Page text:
October 28, 2010 at 6:03 am #35651
I have read in mantak chia’s books somewhere and also in other places that if you are yin you don’t get cold in winter. But if yin is cool and yang is warm wouldn’t you be more cold in winter if you were yin? Can someone explain this to me?
Thanks in advance.October 28, 2010 at 12:55 pm #35652
In TCM many of the unballances in the body is explained by an unballance betwean yin and yang in the body. That inballance can be manifested as a general inballance or a more specifik inballance betwean some organs or in organ itself. Often if one organ has an deficiency or other imballance it creates some other imballance in another organ.
You can have a symptom of coldnes or cold intollerance if you have a yang defiency, in that situation you have to litle of both yin and yang, but the yang is even less than the ying and then you will be cold.
Another way to be cold is if yo uhave the oposite of a defiency, don´t remember the word, I say to much instead. In that imballance you have to much of yin and yang, but in particular you have to much yin and not enough yang to ballance that yin. If you have to much yin you also get cold intollerance.
If you have a defiency, then you are weak. You need much sleep. You will be better after you have filled yourself with food.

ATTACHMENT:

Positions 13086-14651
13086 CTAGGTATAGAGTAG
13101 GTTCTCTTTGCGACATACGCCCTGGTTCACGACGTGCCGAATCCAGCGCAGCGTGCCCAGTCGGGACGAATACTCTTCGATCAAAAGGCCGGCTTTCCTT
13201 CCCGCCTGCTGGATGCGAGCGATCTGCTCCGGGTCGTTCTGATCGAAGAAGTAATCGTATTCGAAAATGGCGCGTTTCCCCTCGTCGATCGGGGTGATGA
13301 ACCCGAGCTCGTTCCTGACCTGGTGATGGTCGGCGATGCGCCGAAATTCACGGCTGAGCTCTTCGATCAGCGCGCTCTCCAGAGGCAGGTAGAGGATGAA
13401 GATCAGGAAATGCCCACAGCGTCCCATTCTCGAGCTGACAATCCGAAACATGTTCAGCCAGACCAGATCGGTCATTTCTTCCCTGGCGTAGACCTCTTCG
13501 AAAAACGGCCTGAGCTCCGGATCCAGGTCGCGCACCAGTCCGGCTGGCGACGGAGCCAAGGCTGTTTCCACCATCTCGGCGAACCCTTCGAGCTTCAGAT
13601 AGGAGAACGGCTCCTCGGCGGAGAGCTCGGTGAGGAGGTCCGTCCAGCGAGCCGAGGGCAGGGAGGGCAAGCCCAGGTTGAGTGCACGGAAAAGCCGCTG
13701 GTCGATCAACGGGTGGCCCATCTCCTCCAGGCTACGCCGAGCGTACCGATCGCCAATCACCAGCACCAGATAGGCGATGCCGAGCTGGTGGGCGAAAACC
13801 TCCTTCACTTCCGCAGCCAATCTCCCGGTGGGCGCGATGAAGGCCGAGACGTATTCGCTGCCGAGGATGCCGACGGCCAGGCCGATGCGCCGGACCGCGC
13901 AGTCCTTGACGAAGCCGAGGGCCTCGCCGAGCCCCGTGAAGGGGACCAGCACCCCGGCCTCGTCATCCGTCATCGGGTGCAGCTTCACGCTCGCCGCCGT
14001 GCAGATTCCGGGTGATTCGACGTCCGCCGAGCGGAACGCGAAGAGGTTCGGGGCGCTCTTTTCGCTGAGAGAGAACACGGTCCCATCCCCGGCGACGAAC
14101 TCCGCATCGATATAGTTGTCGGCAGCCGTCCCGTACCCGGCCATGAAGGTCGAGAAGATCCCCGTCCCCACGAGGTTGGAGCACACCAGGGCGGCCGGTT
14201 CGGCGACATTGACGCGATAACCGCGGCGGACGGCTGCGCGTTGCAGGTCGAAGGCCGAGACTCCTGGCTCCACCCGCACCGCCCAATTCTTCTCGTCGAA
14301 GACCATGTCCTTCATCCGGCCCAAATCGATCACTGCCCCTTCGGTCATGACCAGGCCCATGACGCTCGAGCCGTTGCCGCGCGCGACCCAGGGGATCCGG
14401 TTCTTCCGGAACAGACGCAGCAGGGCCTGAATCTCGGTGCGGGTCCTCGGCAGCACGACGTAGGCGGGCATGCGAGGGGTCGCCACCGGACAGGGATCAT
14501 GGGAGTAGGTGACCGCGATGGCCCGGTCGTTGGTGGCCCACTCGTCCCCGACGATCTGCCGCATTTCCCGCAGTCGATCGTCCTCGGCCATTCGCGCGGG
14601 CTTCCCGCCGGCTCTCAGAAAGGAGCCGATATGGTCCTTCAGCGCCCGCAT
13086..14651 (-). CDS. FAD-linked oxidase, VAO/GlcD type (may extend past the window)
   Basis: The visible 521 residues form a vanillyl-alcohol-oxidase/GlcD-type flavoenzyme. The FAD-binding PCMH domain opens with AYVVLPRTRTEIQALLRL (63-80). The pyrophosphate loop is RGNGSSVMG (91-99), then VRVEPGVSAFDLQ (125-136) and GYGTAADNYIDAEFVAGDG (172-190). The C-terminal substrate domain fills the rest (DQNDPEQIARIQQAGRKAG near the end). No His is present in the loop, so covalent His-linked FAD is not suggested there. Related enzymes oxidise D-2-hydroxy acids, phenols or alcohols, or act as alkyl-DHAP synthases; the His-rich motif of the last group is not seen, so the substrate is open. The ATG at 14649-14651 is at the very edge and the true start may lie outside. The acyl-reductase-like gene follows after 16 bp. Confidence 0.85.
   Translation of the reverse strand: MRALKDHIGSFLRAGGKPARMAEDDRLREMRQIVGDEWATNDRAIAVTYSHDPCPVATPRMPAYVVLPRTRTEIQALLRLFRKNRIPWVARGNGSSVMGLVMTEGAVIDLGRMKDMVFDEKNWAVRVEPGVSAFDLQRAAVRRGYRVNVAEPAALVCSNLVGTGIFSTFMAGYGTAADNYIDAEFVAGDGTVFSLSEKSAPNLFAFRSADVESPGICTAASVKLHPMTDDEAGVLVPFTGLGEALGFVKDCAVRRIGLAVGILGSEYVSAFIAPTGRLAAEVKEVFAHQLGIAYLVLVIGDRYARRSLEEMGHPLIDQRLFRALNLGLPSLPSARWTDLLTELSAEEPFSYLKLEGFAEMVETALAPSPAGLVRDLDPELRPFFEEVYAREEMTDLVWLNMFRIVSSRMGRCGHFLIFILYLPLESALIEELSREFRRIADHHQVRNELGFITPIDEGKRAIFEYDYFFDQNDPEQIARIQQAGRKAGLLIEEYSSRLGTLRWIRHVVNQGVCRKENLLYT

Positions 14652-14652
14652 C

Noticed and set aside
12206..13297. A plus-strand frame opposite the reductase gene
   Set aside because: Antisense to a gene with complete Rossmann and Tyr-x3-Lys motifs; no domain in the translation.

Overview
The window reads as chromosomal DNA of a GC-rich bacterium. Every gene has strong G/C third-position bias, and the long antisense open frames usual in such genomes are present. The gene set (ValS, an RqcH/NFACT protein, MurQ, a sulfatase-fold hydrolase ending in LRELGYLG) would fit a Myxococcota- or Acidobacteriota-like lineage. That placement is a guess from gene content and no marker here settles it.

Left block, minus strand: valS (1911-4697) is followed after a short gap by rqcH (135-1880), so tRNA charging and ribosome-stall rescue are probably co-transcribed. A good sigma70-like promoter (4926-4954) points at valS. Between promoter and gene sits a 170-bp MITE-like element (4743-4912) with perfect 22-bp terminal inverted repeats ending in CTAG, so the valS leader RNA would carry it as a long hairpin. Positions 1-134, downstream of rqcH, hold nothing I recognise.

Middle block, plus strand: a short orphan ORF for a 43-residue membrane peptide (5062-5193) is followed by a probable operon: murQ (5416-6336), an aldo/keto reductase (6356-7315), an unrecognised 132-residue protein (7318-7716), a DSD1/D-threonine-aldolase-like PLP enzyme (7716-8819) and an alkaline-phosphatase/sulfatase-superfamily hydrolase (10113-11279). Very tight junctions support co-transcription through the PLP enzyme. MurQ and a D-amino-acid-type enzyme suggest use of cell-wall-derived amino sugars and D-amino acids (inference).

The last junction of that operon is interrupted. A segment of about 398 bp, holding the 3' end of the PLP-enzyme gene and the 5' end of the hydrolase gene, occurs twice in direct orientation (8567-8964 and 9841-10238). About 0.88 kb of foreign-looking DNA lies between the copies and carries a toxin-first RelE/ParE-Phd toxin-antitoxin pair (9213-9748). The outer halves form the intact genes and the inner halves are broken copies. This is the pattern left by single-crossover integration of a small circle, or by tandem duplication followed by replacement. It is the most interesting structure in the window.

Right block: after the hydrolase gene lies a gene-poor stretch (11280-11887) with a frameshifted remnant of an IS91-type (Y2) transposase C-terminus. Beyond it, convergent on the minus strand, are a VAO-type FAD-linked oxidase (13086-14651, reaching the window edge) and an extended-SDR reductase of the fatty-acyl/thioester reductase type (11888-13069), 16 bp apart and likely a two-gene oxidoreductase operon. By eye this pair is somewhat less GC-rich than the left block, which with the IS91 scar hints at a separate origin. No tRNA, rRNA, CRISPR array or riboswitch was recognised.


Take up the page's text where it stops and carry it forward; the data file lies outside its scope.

If you have to much energy, then you have a strong pulse, you have to much energy, you might be restless or have trouble with relaxation. You will be worse if you sleep to much and you will be worse after you have had a meal.
So both the conditions are cold but could be distinguised as a defiency or to much depending on how and when the symptoms are worse.
Sorry but this does not actually explain to you why Mantak Chia did wrote “if you are yin you don´t get cold in the winter”. Perhaps some other could explain that, but perhaps it is just an error in the book. I am not shore.
SDOctober 28, 2010 at 6:37 pm #35654
>>>I have read in mantak chia’s books somewhere
>>>and also in other places that if you are yin
>>>you don’t get cold in winter. But if yin is cool
>>>and yang is warm wouldn’t you be more cold in winter
>>>if you were yin? Can someone explain this to me?
It is important to remember than yin and yang are relative terms.
But this is how I would interpret that statement:
The season of winter is the most yin, most contracted time of the year.
To align with winter is to similarly be contracted, subdued.
Winter is a time for self-reflection, introspection, conservation of energy.
As such, you don’t want to be extremely active, exhausting and draining
your energy; it is a time of conservation; the kidneys (yin organs)
are working the hardest during winter, you don’t want to overstress them.
If you deplete your qi, how are you going to keep yourself warm?
And I think that is the point.
SOctober 30, 2010 at 8:58 pm #35656
Makes sense. Thanks!October 31, 2010 at 1:23 pm #35658November 7, 2010 at 1:52 am #35660
I would say that it’s best to have yin and yang in relative balance. People with a more yin constitution will have less tolerance to cold temperatures.
I’m guessing the statement in the book was a simple typo.November 7, 2010 at 2:15 pm #35662
Well if you read Stevens post, I think he means that the statment was about to act in a more yin way, and not about your inner ballance.
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